For months now Demaras Racing has been pumping out articles about Felipe Massa as the rightful 2008 Formula 1 World Champion. Privately, some friends and family have called us ‘tinfoil hat’ conspiracy theorists. But the following article by Jonathan Noble at the respected Motorsport.com may convince even some that Massa has a chance to rewrite a grievous wrong.
Felipe Massa’s legal challenge over the outcome of the 2008 Formula 1 world championship has prompted plenty of intrigue over recent weeks.
Although the circumstances surrounding the Crashgate controversy at the 2008 Singapore Grand Prix had been consigned to F1’s history books by many, it has become a hot topic again.
An interview that Bernie Ecclestone gave earlier this year suggested that knowledge of Nelson Piquet Jr.’s deliberate crash was known early enough for the FIA and FOM to take action before the 2008 title was decided – something he suggested it chose not to to avoid a ‘huge scandal’ – prompted Massa to suspect there was more to the case than initially suspected at the time.
Massa’s belief on that was further embellished by archive footage of an interview with the late F1 race director Charlie Whiting getting a wider public airing.
In the video, Whiting had revealed that he was told about Renault’s conspiracy to win the Singapore GP at the 2008 Brazilian Grand Prix before the title was declared.
Although it is widely accepted that FIA statutes suggest world championships cannot be overturned at this stage, that is not an opinion shared by Massa’s lawyers.
With the formal legal process having now kicked off, and Massa’s representatives awaiting a response from the FIA and FOM over a ‘Letter before Claim’ notification it has sent, Motorsport.com has spoken to one of the key players to better understand the background to the case.
Bernardo Viana, from the Sao Paulo Vieira Rezende Advogados law firm that represents Massa in Brazil, has shed light on the action and explained why the team of leading sports lawyers is convinced there is a case to answer.
And Viana is adamant about one thing: Massa’s challenge is not about getting compensation for him believing the FIA and FOM had failed to act in the right way, it is about overturning the championship outcome.
“The objective is to bring the trophy home,” he said. “It’s not financial.
“To get there, several measures will be taken with different aims, some to obtain information and others to obtain statements.
“We want everything that happened in 2008/2009 to come to light.
“We are quite confident in the evidence we have, without prejudice to the additional ones we are looking for, and without prejudice to everything that will come to light. We understand that there is even more information that has not been made public.”
Belief in a strong case
The decision by Massa to begin a legal process over the 2008 championship outcome was not taken lightly.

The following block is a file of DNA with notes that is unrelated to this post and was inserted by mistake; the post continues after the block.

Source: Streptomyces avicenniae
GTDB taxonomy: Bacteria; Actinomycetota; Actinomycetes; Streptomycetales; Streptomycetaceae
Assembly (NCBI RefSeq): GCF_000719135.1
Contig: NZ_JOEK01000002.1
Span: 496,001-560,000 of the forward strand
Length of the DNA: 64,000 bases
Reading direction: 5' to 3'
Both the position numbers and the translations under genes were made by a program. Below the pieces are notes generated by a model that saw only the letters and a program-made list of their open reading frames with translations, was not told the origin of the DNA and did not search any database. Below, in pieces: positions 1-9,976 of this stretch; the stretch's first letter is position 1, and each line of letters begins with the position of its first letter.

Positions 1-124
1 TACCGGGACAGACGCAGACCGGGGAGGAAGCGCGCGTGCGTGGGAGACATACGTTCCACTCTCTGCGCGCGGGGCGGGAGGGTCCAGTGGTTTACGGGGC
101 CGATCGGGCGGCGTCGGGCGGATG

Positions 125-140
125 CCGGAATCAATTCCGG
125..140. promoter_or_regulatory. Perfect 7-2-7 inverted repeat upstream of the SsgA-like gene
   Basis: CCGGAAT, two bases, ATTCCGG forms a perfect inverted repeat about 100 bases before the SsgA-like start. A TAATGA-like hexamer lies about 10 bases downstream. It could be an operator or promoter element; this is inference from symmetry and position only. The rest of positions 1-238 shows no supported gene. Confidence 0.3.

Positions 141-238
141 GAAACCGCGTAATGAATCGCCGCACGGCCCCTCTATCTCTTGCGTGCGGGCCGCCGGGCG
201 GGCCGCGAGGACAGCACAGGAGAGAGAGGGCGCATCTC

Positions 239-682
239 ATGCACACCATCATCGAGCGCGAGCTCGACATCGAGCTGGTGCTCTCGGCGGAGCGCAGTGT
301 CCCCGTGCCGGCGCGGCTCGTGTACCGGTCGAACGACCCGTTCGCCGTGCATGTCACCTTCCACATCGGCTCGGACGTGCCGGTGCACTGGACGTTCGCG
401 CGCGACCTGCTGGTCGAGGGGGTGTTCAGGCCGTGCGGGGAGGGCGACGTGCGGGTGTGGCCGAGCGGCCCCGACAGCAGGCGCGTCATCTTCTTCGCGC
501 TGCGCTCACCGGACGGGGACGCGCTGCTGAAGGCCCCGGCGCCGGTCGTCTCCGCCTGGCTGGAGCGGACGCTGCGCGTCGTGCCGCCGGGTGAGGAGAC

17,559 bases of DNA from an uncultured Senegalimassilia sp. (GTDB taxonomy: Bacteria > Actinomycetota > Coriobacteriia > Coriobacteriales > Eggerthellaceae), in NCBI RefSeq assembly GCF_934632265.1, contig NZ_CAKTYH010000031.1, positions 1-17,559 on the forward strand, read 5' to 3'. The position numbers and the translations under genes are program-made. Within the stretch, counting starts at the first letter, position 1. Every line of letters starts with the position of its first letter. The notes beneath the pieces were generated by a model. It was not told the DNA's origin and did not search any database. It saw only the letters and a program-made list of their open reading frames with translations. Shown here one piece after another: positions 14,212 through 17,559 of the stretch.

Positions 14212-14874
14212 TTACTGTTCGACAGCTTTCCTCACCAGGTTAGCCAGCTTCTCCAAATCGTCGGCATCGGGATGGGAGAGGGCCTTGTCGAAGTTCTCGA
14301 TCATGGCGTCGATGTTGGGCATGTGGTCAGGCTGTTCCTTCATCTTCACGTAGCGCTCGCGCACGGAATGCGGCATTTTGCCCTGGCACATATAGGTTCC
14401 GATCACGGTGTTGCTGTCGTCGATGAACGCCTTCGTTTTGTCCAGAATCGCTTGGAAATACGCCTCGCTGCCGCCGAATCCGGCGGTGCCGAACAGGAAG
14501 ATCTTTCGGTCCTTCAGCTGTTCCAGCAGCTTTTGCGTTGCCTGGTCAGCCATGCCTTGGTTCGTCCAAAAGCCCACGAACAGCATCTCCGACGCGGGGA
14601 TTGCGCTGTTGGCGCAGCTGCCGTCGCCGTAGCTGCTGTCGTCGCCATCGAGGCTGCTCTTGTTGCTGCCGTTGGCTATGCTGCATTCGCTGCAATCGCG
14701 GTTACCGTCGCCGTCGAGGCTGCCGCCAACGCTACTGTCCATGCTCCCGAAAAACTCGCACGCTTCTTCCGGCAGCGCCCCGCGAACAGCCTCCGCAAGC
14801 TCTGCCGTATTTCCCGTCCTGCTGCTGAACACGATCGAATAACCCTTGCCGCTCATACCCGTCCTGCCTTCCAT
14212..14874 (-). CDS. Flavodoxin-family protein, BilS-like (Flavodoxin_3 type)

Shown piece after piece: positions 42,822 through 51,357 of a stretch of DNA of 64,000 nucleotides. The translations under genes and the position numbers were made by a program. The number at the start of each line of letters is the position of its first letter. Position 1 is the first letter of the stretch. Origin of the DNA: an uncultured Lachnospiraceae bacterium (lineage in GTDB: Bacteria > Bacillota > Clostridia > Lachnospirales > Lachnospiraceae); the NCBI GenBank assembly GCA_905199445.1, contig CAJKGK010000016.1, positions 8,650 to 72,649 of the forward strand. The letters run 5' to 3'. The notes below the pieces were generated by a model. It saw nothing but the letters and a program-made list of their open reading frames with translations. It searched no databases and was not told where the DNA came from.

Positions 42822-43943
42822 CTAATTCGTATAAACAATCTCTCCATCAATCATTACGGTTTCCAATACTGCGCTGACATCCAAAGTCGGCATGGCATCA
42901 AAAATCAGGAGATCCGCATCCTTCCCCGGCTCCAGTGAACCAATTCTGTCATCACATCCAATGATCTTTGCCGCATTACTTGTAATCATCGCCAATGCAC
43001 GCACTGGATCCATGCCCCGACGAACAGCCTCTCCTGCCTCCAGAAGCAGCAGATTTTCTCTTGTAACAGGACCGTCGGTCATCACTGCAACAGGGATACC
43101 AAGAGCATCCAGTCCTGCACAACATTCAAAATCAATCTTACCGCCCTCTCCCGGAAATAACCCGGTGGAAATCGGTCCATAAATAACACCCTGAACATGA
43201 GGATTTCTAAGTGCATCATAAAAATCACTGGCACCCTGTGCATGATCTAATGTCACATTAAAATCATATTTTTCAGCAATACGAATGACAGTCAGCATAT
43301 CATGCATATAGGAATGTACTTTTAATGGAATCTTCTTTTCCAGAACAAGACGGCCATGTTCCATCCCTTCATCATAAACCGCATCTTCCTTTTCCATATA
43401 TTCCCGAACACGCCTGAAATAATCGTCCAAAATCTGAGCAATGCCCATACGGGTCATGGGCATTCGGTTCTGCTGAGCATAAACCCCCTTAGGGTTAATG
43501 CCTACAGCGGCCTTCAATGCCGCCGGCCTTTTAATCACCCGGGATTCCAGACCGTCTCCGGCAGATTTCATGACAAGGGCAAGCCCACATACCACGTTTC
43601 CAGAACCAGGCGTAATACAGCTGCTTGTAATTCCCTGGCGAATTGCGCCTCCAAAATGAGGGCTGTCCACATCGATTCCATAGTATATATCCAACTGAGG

And, as Viana explains, it was only made after consensus was reached among many leading sports law experts that there was a case to answer.
“We assembled a stellar legal team across many areas and many jurisdictions to analyse things,” he said. “We wanted to reach the conclusion if there was no claim or there was a claim. And we believe we have a strong case.”
Massa’s legal team includes world-renowned sports law expert Nick de Marco, who has advised and acted for several major international sporting bodies.
But there are also representatives across a broad range of expertise, including commercial and corporate litigation, as well as multiple jurisdictions.
“There are many, many lawyers involved,” added Viana. “And they are the best. If you see the team, you will know that this is not a legal adventure, or something that is completely random, or baseless.
“The fact that we’re moving forward shows a lot. None of those would recommend going forward without being confident that we have a strong case.”
The time-out argument
One of the central issues at play in Massa’s action is whether or not the FIA statutes provide any scope for a previous championship to be challenged.
It has long been known that there is a strict window of opportunity for when race results and world championships can be challenged, even when fresh evidence comes to light.
The FIA’s own International Sporting Code says any right to request a review expires 14 calendar days after a competition, and four days prior to the date of that year’s FIA prize-giving ceremony.
Furthermore, the FIA’s judicial system is clear that the highest authority to make any ruling is the independent International Court of Appeal – and that any persons involved in a championship agree to abide by this.
These are regulations that Massa’s legal team are well aware of but that do not see as barriers to the case.